“Cardio and nutrition are the most important to me. Cardio is important for the circulatory system, heart health and blood flow. It’s possible to have a great looking body, and still suffer from high blood pressure. It’s more important to work on the heart muscle first, not looking good.
“The Black community is coming around to fitness, but there’s so much more work to be done to encourage exercise. The attitude toward fitness by some in our community saddens me. I’ve experienced that some parents will have a salad for themselves but take the kids to McDonald’s.
“Some people have told me that healthy food is too expensive. Or they’ll provide the excuse that they don’t want to sweat out their hair. Others choose having a fancy car over spending the money on a personal trainer. A lot of people don’t start taking better care of themselves until they are suffering from a disease.
“Even pregnant, I am still working out and training others. I haven’t had morning sickness, or low energy. I attribute that to a healthy diet and exercise.”
4. Mental: Don’t be in a rush for anything.
“To maintain mental fitness, I love meditation and getting close to water.
“During a trip to Egypt a couple of years ago, I learned a lot of things about the moon and sun and how reflection can change your own atmosphere. The sun provides vitamin D. When there is a lack of sunshine or exposure to the sun, people experience sadness and depression. I also learned a lot from the images in the tombs. I noticed the order and structure in the images. It gave me a different view of the universe.
“I learned to meditate while in Egypt. I now meditate three to four times per day. It helps me to focus, regain balance and stay on track.”
5. Spiritual: Can’t be too holy.
“I always say, ‘You can’t be too holy.’ By that, I mean the beauty is in balance and authenticity.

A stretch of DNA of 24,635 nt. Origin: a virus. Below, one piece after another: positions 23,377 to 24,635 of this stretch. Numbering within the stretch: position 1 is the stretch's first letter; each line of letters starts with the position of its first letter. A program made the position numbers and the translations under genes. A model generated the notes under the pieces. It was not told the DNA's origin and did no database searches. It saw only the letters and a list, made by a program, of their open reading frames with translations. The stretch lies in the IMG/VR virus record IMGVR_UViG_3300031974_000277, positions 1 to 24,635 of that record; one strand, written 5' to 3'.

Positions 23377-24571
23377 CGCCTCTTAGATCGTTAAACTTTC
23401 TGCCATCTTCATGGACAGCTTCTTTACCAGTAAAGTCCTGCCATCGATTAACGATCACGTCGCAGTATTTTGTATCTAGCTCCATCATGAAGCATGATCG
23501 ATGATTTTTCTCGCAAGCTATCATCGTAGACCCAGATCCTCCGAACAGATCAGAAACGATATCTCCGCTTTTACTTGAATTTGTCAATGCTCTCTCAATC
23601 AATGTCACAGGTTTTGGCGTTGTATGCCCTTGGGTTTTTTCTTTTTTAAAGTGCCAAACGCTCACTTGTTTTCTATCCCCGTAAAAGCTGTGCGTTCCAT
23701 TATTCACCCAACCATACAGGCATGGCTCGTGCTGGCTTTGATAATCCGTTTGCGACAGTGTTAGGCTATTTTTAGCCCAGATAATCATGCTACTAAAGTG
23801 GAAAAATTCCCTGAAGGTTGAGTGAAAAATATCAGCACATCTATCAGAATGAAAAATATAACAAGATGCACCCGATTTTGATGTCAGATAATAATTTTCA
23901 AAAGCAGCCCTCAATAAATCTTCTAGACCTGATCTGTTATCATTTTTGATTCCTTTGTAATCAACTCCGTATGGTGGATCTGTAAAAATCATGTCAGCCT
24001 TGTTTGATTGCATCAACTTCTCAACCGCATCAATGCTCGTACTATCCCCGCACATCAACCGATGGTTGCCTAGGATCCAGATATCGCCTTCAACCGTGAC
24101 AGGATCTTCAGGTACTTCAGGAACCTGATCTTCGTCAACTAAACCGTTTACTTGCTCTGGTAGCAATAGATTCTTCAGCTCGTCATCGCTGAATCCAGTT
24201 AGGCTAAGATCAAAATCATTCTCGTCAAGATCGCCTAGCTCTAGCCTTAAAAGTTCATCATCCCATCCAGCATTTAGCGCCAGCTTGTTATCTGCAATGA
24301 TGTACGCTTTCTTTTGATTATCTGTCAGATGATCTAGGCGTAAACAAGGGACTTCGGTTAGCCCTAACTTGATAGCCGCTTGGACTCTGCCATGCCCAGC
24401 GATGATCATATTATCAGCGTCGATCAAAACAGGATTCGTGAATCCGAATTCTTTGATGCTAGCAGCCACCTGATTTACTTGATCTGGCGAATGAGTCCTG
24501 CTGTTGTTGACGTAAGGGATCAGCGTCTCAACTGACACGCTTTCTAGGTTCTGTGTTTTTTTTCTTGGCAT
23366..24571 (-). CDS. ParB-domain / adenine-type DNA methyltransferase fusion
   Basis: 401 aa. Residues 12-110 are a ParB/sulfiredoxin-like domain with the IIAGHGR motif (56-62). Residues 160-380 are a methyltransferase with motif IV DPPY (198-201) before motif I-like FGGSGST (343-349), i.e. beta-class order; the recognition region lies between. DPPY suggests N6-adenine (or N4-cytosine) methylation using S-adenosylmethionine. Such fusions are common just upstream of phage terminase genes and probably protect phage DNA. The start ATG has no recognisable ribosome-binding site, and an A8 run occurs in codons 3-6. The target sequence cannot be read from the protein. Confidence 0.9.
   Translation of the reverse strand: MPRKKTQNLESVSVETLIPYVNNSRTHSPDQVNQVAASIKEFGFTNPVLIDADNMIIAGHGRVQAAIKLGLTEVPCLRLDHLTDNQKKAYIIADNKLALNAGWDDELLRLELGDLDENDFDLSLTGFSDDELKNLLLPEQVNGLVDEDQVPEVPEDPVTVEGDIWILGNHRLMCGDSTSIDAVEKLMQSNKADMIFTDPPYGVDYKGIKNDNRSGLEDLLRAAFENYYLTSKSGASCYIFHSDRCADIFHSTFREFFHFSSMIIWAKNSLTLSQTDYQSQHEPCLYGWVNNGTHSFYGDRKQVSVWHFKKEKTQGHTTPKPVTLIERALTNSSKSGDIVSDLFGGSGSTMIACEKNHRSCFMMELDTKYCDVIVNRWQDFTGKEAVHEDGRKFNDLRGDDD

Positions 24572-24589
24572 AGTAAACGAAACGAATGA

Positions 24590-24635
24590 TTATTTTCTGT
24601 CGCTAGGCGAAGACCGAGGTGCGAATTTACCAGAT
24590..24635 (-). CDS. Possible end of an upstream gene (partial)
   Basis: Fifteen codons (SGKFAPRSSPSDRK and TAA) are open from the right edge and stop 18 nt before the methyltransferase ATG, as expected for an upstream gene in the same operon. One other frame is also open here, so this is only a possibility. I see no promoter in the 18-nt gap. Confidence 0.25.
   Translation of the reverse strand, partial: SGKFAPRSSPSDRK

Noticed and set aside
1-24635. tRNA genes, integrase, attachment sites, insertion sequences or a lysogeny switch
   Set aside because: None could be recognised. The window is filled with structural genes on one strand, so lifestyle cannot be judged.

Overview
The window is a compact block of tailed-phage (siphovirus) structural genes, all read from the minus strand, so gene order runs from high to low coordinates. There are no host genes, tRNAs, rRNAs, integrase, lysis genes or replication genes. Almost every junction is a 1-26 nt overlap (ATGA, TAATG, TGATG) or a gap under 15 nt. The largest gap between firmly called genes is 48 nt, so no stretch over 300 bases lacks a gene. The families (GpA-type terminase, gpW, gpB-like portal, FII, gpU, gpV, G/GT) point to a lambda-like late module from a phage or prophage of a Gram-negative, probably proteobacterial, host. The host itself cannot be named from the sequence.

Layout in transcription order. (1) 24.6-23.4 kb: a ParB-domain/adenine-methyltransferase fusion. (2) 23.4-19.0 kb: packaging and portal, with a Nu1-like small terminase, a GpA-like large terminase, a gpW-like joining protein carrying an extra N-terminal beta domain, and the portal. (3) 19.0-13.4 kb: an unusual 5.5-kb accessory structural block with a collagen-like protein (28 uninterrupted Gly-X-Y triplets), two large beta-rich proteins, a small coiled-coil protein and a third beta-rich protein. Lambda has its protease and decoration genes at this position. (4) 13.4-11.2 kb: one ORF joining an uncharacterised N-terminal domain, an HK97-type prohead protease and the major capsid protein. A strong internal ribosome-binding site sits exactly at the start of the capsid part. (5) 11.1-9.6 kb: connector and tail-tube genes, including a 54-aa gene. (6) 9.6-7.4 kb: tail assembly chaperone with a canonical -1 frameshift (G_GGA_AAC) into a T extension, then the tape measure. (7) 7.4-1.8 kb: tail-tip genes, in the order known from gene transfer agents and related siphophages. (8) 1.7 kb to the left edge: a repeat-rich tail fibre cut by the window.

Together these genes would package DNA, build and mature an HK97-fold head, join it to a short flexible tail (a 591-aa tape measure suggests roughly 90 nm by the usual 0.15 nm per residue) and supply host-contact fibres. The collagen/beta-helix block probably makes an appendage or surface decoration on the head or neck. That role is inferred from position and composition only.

“I enjoy participating in prayer groups and bible studies such as @hopeoverhurt with @wendijturner. In addition to praying together and getting grounded, the group also helps people with basic needs, including help with filling out the PPP loan documents, for example.”
“Everyday, I thank God for life. In 2017, I started vomiting and passed out while at a friend’s home. When I came to after being in a coma for two days, the doctor explained to me that I had had a brain aneurysm. It was hard to understand, because I had no pre-existing illnesses, no headaches, I ate well, exercised, didn’t drink or do illicit drugs.
“The doctor told me that 68 percent of the people with aneurysms die before even getting into the ambulance. Of those who do make it to the hospital, many never recover and die. The doctor attributed my survival to my high level of fitness. But that wasn’t all. The doctor asked me, ‘What kind of God do you serve?’
“After two months, I was back. But, during that time in the hospital, I had to work on my vision, speaking and walking. I began my own physical therapy although the hospital staff was against it. I had my exercise bands and was trying to get myself up to walk before they recommended it. I even had healthy food brought in for me. The doctor said he had never seen that kind of recovery in the 30 years of his practice.
“I believe God spared me for a purpose. From an exotic dancer and surviving an aneurysm to saving people’s lives through fitness, my life now has purpose.”